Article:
New Federal Coronavirus Legislation Still Leaves Big Gaps for Dementia Caregivers

March 27, 2020 - Stephanie Monroe and Jason Resendez

The $2 trillion federal legislative package to respond to the COVID-19 coronavirus highlights the enormous gaps that still exist for family caregivers struggling to balance work while providing care during this unprecedented public health and economic crisis.

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The legislative package is a vital bipartisan step to help millions of people, businesses, governments and organizations affected by our nation’s COVID-19 crisis. But it is disappointing that Congress stopped short of fully protecting family caregivers of older adults and individuals living with chronic conditions such as Alzheimer’s and dementia.

UsAgainstAlzheimer’s mobilized more than 20 national aging organizations to call on Congress to expand emergency paid leave provisions in the legislation to cover family caregivers for individuals vulnerable to COVID19, including the nearly 6 million Americans living with Alzheimer’s disease and related dementias. More than 1,200 of our grassroots advocates wrote letters urging action for dementia caregivers.

We believe that our advocacy – in partnership with mission aligned groups - resulted in some small and hopeful signs of progress in the bill.

The legislation’s Pandemic Unemployment Assistance provision will allow qualifying individuals to claim unemployment if they are unable to work (or telework) to due to: COVID-19 diagnosis or symptoms; the need to provide in-home care  to an individual (including an adult) who has been diagnosed with COVID-19; or the need to provide care due to closures of facilities, including those that provide adult care for their loved ones. This is important because previously Congress had stricken, on at least 2 occasions, provisions protecting adult caregivers and their loved ones (such as those living with Alzheimer’s) who are receiving in-home or out of home care and services.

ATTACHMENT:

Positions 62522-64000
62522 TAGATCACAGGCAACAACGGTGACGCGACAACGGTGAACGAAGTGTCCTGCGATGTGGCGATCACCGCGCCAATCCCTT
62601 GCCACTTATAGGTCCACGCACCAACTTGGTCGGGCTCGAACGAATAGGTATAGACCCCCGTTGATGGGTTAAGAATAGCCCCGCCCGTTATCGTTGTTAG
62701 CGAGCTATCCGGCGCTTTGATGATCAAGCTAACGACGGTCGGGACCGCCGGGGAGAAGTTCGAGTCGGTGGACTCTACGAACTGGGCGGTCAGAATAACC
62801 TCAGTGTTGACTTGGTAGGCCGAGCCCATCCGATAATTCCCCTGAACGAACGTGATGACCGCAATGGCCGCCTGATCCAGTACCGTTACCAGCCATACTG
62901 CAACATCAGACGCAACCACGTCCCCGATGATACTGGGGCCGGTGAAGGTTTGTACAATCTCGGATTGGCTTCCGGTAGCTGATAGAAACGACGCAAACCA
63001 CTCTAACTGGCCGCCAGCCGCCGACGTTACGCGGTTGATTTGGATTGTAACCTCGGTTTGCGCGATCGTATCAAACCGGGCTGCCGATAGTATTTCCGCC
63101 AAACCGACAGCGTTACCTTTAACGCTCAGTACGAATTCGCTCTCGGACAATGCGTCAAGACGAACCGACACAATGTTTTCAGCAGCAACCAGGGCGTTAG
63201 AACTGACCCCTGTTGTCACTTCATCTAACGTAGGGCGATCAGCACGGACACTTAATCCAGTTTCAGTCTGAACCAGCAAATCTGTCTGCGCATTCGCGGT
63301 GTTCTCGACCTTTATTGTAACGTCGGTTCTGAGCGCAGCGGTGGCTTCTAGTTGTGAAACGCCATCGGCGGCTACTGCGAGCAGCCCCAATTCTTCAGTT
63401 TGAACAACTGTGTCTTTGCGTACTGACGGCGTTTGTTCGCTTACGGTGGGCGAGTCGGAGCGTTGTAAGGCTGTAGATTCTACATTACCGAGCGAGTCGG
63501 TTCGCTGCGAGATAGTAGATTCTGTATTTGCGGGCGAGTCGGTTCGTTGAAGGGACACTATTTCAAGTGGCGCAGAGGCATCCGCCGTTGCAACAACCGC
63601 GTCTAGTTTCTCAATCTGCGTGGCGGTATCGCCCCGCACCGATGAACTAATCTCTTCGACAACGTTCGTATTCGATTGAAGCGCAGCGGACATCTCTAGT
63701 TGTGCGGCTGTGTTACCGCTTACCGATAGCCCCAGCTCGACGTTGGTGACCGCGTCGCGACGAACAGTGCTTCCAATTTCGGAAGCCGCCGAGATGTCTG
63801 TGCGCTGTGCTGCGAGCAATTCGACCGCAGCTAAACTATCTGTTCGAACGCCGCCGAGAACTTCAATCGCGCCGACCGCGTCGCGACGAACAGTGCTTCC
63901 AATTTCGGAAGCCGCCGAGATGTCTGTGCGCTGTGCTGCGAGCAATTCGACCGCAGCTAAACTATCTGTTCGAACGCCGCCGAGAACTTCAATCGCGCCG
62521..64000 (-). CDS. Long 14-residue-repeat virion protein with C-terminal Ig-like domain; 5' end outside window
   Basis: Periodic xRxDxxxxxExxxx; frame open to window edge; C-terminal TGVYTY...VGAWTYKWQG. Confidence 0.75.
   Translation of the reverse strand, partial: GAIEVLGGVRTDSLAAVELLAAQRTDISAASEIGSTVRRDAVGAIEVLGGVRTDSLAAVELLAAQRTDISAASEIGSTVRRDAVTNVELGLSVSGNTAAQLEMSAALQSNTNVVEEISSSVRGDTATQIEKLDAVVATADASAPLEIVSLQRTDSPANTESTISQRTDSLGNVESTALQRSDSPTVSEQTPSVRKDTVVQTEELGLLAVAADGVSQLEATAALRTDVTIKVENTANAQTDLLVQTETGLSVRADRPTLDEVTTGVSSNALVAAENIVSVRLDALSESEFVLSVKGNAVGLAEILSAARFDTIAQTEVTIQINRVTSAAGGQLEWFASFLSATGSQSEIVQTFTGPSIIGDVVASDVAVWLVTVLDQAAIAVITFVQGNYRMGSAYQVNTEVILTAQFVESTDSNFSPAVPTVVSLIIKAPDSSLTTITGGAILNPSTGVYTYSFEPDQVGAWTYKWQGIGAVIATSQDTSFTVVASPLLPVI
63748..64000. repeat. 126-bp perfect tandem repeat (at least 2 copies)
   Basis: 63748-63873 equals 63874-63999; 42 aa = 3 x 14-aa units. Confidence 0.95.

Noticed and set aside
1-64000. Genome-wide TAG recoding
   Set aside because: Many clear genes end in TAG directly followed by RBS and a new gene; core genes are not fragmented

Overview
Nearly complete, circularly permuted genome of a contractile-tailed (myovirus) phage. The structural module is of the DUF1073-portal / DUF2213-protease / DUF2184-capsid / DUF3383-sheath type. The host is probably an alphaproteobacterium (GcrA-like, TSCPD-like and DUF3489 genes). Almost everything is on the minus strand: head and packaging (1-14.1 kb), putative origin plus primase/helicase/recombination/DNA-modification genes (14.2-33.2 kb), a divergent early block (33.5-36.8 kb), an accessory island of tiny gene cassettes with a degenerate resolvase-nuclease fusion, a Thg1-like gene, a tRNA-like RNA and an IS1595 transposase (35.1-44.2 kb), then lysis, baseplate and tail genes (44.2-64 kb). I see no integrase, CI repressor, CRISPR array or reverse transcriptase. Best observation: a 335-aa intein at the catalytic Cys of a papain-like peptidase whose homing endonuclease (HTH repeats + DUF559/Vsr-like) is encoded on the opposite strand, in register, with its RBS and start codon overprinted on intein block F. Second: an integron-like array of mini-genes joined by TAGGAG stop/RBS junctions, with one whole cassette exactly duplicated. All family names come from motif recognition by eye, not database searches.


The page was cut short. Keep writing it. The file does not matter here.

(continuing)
We are hopeful the addition of the unemployment assistance provision signals an acknowledgment of the importance of protecting all individuals regardless of their age, as Civil Rights laws require.

More than 5.8 million Americans live with Alzheimer’s or a related dementia and more than 16 million family caregivers provide an estimated 18.4 billion hours of unpaid care – valued at $244 billion. Comprehensive paid family and medical leave is critically important for these families.

A recent survey by UsAgainstAlzheimer’s found that two in three dementia caregivers think Congress should make paid family and medical leave a priority. In addition, research from UsAgainstAlzheimer’s found that one in two employed dementia caregivers reported that the utilization of paid leave benefits improved their emotional well-being. It’s clear that paid leave can help alleviate the hardship of dementia care on working family caregivers. Leaving this community behind greatly impacts the financial and emotional well-being of millions of American families.